What follows is an eye-witness account of the IJT accident at Aero India 2007 that we've discussed here before. This is an account by Aditya Chauhan
in the IAF's Flight Safety
journal of this month. Chauhan is a CPL holder on the threshold of flying the big jets. Here's his account, and I guess it puts a few things to rest like whether the IJT lifted off or not:Canopy Opening During Take-Off
By Aditya Chauhan
Being an amateur photographer and having completed my civil flying training, Aero India 2007 provided the right opportunity to satisfy the aviator and photographer in me. It was a bright sunny day and I was on the tarmac, standing in the shade under the wing of the massive Beriev 200 aircraft (Water Bomber), while watching the impressive flying display by aircraft from all over the world and clicking photographs of my favourites. The piercing sun made th 25°C seem much hotter and most pilots kept their canopies partially open (taxy position) while taxying, to get a breath of fresh air.
At around 1500h, the Intermediate Jet Trainer (IJT) taxied out while the Light Combat Aircraft (LCA) was carrying out an impressive flying display. The IJT had to hold on the apron till the LCA completed its display and the period was long (about ten minutes) and presumably frustrating too. Having flown light aircraft from an international airport, I too have been through situations wherein we had to hold in the hot sun while big jets came in for landing. It is exhausting and after such waiting many a times people miss out vital checks in a hurry once cleared for line up and take off.
The LCA landed and was now taxying back to its parking slot, when the IJT was cleared for takeoff. By now, I was tired and decided to find some lunch. It is said that while returning after visiting the magnificent Taj Mahal, one normally turns around to have a last loot at it to admire its breathtaking beauty. I too was so enamoured by the air show that I turned around to have one last look at the runway.
As I turned around I saw the IJT rolling for takeoff. I saw it lift off smoothly and climb away. But it all changed the very next moment and what I witnessed is a pilot's worst nightmare. The IJT soon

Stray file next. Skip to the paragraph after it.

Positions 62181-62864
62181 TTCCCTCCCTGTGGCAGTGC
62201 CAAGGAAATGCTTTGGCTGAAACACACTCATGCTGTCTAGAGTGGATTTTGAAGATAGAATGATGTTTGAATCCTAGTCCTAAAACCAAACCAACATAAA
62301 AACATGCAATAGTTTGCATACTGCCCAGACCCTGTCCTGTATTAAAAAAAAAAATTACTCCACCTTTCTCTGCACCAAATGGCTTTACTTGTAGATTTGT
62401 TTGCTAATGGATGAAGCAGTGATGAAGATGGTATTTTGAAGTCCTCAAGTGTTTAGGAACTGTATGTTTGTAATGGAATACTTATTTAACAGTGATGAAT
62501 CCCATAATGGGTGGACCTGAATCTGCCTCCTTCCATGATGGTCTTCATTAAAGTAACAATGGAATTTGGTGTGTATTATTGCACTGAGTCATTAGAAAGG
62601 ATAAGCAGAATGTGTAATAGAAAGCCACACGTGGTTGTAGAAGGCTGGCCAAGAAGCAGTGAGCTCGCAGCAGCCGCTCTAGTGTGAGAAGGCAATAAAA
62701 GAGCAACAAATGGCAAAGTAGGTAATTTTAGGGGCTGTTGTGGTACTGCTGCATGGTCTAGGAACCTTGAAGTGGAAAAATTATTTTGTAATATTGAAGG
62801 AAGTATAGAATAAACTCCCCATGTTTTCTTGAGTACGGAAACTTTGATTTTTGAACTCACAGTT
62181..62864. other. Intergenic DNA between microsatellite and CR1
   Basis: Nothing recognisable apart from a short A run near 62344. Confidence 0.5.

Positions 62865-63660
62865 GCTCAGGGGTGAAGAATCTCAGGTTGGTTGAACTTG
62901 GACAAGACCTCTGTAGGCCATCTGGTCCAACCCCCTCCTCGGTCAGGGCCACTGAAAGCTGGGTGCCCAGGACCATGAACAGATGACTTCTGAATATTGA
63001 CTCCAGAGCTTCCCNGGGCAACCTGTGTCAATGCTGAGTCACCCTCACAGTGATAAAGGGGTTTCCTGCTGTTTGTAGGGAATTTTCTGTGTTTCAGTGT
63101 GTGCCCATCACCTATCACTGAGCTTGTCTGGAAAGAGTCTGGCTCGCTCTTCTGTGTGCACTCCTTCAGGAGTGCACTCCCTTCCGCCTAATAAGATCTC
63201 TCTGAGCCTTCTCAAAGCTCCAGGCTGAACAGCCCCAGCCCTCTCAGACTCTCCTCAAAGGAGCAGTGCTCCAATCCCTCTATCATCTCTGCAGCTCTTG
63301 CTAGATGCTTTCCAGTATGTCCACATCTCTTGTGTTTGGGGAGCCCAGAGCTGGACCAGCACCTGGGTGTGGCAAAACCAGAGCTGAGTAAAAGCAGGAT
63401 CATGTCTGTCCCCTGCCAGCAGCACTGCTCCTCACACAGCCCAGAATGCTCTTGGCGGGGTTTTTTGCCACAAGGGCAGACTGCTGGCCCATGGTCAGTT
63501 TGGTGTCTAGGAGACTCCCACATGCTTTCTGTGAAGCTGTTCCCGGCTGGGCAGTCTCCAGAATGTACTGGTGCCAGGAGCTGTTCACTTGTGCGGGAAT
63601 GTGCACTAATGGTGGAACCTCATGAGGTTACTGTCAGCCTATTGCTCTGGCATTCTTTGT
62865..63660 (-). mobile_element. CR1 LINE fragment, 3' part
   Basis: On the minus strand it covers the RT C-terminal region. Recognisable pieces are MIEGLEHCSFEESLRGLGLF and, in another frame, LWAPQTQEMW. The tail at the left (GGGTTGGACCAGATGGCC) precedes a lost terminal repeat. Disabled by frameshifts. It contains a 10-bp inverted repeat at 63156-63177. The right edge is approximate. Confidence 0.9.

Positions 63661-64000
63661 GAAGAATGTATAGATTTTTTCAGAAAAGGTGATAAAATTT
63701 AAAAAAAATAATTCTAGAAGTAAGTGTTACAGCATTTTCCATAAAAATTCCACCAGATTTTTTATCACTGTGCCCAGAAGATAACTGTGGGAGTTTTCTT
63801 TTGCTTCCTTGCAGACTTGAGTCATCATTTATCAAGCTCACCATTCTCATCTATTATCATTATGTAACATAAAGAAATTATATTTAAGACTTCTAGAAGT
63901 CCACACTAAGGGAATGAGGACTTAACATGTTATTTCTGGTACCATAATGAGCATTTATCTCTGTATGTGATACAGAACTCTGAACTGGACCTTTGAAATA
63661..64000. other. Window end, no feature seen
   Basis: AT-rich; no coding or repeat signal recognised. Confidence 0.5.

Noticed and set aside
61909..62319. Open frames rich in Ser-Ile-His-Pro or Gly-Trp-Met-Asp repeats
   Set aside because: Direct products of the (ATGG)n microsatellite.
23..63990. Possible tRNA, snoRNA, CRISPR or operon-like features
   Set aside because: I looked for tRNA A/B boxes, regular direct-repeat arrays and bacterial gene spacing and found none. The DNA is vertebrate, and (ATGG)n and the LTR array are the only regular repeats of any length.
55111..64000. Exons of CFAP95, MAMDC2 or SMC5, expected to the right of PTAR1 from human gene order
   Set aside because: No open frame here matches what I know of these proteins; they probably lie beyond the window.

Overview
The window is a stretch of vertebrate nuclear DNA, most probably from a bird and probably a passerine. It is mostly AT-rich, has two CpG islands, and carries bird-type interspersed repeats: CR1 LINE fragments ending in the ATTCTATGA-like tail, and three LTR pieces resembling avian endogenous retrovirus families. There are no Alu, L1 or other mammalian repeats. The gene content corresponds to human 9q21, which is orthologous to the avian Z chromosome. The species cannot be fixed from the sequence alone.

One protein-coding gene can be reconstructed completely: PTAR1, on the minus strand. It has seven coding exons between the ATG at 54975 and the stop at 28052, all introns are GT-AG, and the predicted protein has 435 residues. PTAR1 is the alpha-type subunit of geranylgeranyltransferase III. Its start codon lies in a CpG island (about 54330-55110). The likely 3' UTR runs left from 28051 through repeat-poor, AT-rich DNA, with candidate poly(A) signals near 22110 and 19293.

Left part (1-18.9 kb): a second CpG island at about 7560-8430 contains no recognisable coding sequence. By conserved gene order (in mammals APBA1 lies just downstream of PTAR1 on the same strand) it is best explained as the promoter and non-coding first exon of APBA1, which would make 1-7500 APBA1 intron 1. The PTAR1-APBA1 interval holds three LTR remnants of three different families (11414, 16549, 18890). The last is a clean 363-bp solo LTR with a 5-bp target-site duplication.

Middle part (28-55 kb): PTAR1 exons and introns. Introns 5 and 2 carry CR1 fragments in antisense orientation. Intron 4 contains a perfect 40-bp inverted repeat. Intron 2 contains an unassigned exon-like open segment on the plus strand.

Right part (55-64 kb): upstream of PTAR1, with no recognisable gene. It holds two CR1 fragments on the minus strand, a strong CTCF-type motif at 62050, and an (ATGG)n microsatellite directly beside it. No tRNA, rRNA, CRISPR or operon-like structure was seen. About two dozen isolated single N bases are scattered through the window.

feel back on the runway with its right wing dipped and yawing viciously to the right -- the aircraft had almost turned 70°. On impact the right oleo collapsed and the right wing tip scraped the runway. I soon realised that the canopy had opened and the aircraft continued to yaw to the right. The IJT went off the runway and by now was on its belly. The red dirt flew all around the aircraft (seen on most news channels) while it came to a stop on the runway shoulder and the Craft Fire Fighing Rescue (CFFR) crew were at the scene in no time. I then saw the pilot climbing out and it was a relief seeing him walk around the damaged aircraft, which implied he was not injured, and was soon taken to the hospital. The aircraft was covered by dust and the magnificent white colour had turned brown. I was shocked by what I had just witnessed.Aditya Chauhan's Analysis
The takeoff roll, rotation and initial climb appeared normal. During the climb out, the canopy opened due to some problem (wonder if it was opened during the long wait on ground?). The IJT has a single piece canopy for both the pilots (tandem seat) and is fairly large in size. Opening of such a large canopy in the air must have induced tremendous drag and a yaw to the right. The aircraft could no longer climb and hence it came back on the runway. It was a very unusual accident as the opening of the canopy did not result in its flying off as one would think it normally should. Instead it hung on, causing the aircraft to yaw to the right and crash land in a peculiar manner. Am pretty sure that extensive investigations must have been carried our and remedies, if any, would be incorporated.
I also happened to sight a Liquid Petroleum Gas (LPG) cylinder (Zon Gun) very close to the crashed aircraft. The aircraft had missed the cylinder by approximately ten feet. A high energy impact could have caused an explosion of the highly inflammable cylinder. I am aware there are 10 to 12 such devices placed on the unway shoulders at many air force bases. Those concerned must be looking at this?
Also, having noticed some photographers standing very close to the runway for filming, I feel it is unsafe for any human being to be so close to the aircraft manoeuvering areas. The exuberance may claim a life one day. Being an aviator and an ardent fan of all the flying jocks in our indomitable Indian Air Force, sharing my thoughts through these pages would allow me, amember of this wonderful air force family, to hopefully contribute my bit to flight safety.